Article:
Wage Payment Law

Has your employer failed to pay your earned wage or commission? Were you terminated or did you quit your job, and as a result, your employer has told you that it is not going to pay you your last paycheck? Were you terminated your employment in retaliation for not being paid your earned wages? If so, our New Jersey Employment Lawyers may be able to help you recover your unpaid earned money.

New Jersey has enacted the Wage Payment Law in order to assure that employees are timely paid their agreed upon wages for the work they perform for their employers. The New Jersey Wage Payment Law is a humanitarian and remedial legislation that our courts have stated should be construed liberally in favor of the employee receiving their wages.

The New Jersey Wage Payment Law requires that employers pay their employees their wages on regular paydays designated in advance. Wages are defined by law as "the direct monetary compensation for labor or services rendered by an employee, where the amount is determined on a time, task, piece or commission basis excluding any form of supplementary incentives and bonuses which are calculated independently of regular wages and paid in addition thereto." Under the New Jersey Wage Payment Law, employers:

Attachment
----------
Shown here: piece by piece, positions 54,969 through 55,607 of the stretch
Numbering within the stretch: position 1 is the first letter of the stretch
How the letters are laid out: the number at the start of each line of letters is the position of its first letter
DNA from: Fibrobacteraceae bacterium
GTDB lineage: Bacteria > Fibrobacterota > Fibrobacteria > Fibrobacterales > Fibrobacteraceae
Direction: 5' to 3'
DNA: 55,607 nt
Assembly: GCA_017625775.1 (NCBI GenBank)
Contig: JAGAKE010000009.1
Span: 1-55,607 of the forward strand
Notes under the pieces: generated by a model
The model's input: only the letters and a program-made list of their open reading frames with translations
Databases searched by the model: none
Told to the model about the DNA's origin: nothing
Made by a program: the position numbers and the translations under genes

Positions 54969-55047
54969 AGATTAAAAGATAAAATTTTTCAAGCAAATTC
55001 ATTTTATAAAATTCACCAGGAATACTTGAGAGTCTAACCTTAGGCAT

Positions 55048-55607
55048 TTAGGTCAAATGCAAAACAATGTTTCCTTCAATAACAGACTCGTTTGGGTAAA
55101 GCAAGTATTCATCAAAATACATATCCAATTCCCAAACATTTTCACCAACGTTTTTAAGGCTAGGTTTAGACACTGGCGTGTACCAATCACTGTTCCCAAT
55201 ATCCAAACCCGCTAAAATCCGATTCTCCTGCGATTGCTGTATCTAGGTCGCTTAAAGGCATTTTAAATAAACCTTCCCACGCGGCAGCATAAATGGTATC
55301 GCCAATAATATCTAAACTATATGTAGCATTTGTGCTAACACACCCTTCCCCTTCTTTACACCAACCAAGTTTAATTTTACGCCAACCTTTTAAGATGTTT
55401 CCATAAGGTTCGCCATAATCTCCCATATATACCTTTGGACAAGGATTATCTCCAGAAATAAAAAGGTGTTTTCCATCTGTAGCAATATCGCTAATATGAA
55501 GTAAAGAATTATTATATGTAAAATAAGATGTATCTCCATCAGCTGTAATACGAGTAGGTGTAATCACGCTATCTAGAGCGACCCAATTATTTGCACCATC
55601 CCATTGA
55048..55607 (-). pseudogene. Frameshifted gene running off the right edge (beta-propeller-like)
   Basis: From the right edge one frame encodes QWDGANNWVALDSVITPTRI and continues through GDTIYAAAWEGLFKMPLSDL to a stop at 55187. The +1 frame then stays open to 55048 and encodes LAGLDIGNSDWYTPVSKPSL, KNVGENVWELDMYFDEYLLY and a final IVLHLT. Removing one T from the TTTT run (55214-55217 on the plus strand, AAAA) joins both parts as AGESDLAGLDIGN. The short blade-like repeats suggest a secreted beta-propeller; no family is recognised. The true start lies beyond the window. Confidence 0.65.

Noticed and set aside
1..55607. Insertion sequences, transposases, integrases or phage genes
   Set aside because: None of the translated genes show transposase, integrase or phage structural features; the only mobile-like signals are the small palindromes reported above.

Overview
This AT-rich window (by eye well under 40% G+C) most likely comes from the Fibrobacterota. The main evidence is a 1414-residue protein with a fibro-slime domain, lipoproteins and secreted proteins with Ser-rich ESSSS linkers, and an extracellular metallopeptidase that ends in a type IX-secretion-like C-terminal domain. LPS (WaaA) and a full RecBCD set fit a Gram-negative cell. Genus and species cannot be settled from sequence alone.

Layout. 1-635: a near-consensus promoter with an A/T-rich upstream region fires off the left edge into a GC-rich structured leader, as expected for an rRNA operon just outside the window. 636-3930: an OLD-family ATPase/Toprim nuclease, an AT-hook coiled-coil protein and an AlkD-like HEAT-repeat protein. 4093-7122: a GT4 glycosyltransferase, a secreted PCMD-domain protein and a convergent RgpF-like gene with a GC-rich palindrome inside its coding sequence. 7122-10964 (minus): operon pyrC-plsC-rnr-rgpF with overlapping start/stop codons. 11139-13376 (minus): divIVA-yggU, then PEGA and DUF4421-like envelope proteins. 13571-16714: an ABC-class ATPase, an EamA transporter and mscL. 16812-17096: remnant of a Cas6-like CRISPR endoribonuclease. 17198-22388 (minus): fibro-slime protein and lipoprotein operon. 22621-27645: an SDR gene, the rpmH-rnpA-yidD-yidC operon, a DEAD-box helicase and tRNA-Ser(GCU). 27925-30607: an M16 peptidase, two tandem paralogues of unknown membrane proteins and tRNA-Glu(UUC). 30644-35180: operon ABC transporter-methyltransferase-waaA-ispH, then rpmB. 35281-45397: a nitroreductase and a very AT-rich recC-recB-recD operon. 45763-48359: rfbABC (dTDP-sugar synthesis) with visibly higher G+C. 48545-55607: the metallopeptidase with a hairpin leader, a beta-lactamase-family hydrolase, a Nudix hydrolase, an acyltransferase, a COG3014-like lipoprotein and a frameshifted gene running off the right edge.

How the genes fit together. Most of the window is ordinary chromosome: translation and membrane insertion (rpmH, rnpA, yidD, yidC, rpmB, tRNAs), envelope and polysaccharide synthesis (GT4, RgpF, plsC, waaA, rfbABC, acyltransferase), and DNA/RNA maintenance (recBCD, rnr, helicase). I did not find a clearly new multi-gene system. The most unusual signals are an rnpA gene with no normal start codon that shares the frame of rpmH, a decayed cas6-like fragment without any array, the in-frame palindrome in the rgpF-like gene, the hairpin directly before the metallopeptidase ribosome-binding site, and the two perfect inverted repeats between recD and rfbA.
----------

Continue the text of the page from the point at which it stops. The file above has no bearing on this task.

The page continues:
• must generally pay an employee at least twice during a calendar month;

  • may deposit the wages due to an employee directly into an account maintained by the employee in a financial institution;

  • must pay any wages due to an employee who has resigned or been discharged or laid off no later than the regular payday for the pay period during which the separation occurred;

  • must notify employees of any changes in the pay rates prior to the time of such changes;

  • must pay to a certain person or persons all wages due a deceased employee;

  • are prohibited from entering into any agreement with an employee for the payment of wages except as provided by the statute other than to agree to pay wages more frequently than prescribed by the Wage Payment Law or to pay wages in advance;

  • employers must pay all wages conceded to be due at the time payment is expected in the event of a dispute regarding the amount of wages due; and

  • must provide employees advance notice who are paid on a commission basis of any change in the method by which the commission is calculated.

New Jersey courts have made clear that an employee can maintain a private cause of action for an alleged violation of the New Jersey Wage Payment Law. If you believe you have not been paid your earned wages or commissions, please call our office to speak to one of our New Jersey Employment Lawyers about your claim of unpaid wages.

DISCLAIMER: The information you obtain at this site is not, nor is it intended to be, legal advice. You should consult an attorney for individual advice regarding your own situation.
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